Not all Southerners believed in slavery before the Civil War, including many wealthy landowners who owned slaves themselves. One such was a prosperous widow named Hannah Coulter, who acquired the beautiful Chatham plantation, located across the Rappahannock River from Fredericksburg, Virginia, in the 1850s.
Coulter specified in her will that upon her death her 92 slaves would have the choice of being freed and migrating to Liberia or any other free state or country in which they elected to live, with passage paid for, or they could remain as slaves with any of her family members they might choose.
But an heir to Coulter’s estate and Chatham’s new owner, J. Horace Lacy, challenged the will in court and had it overturned. The court denied Coulter’s slaves their freedom by ruling that the 1857 Dred Scott decision by the U.S. Supreme Court had declared that slaves were property and not persons with legal ability to make decisions on their freedom, bondage, or place of residence.
One of the slaves at Chatham was a 27 year old laundress named Ellen Mitchell, who had counted on Mrs. Coulter’s promise of freedom. The child of a slave mother and a white father, unlike most slaves, Mitchell was literate, as well as being clearly resourceful.
When the court’s decision denied her that freedom and Mitchell learned that Lacy planned to send slaves south to work on another of his plantations, near Monroe, Louisiana, instead of meekly accepting her fate, Mitchell was irate and complained loud and long. Eventually, Lacy became tired of her tirades, and once she proved that no amount of punishment would stop her, he sold her to a slave trader named James Ayler.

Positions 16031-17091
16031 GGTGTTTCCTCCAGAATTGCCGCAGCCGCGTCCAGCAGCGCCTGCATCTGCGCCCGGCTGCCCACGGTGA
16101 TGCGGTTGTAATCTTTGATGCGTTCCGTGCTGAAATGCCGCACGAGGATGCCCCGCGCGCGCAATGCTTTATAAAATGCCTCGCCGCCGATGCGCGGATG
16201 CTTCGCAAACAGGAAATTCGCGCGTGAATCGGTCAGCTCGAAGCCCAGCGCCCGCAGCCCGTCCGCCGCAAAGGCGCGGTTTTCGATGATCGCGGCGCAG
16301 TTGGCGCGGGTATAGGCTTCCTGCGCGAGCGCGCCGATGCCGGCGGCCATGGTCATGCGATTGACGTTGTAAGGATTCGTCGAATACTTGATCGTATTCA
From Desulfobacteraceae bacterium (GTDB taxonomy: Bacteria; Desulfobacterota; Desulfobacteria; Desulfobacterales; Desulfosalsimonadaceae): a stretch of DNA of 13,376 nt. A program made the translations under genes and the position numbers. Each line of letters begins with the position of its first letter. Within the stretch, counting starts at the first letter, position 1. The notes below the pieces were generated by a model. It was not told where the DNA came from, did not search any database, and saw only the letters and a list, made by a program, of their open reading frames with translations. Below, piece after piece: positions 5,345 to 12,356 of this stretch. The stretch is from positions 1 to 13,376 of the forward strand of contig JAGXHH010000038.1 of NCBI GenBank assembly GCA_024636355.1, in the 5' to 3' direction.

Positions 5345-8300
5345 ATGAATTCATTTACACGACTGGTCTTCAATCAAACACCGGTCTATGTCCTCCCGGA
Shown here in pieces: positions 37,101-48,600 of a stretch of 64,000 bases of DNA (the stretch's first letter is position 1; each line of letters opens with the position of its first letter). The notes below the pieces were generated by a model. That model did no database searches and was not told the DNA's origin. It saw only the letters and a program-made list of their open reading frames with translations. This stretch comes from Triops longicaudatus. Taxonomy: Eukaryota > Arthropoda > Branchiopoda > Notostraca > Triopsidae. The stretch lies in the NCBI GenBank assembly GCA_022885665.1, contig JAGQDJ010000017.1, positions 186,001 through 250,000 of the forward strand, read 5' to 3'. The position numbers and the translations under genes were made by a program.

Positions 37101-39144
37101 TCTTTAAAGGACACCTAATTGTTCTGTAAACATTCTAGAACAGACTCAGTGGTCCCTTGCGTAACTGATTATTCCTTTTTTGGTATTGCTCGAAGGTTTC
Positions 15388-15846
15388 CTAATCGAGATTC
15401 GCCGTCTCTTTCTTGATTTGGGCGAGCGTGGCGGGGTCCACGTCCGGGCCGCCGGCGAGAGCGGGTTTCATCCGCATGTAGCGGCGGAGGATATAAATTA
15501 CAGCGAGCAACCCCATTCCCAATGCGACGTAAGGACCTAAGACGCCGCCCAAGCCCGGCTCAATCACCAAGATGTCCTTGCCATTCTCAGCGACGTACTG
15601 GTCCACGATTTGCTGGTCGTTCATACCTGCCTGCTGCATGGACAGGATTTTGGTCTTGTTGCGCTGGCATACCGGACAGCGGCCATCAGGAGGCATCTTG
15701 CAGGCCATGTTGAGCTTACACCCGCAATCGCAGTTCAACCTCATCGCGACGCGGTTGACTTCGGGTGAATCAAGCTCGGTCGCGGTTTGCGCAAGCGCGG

The woman continued to protest the unfairness of her situation to anyone and everyone, and Ayler quickly realized that she was becoming a liability rather than an asset. Not sure what else to do with her, Ayler gave Mitchell a 90-day pass to leave Fredericksburg to go on a tour during which she could try to raise money to buy her freedom. Mitchell promised that if she was unsuccessful, she would return and accept her enslavement. But that wasn’t going to happen.
Traveling to Washington, Baltimore, Philadelphia, New York, and Boston, Mitchell gave speeches about the unfairness of the court’s decision and raised enough money to return to Fredericksburg and buy not only her freedom, but that of her five children, ages 2 – 12, as well. Ayler was so impressed that he also freed Mitchell’s mother, 58 year old Amelie Keating
The family moved to Cincinnati in the free state of Ohio, where, in the 1860 census, Ellen Mitchell was listed as running a laundry business. Today, many of her descendants still live in that area of Ohio, enjoying the freedom that their brave and determined ancestor risked everything to gain.
And finally, here’s another chuckle to start your day from the collection of funny signs we see in our travels and that our readers share with us.
Thought For The Day – Self-isolation may be getting to me. For a while there I was talking to myself, but then I got into an argument with me, and I got so fed up with my crap that I haven’t talked to me in two weeks now!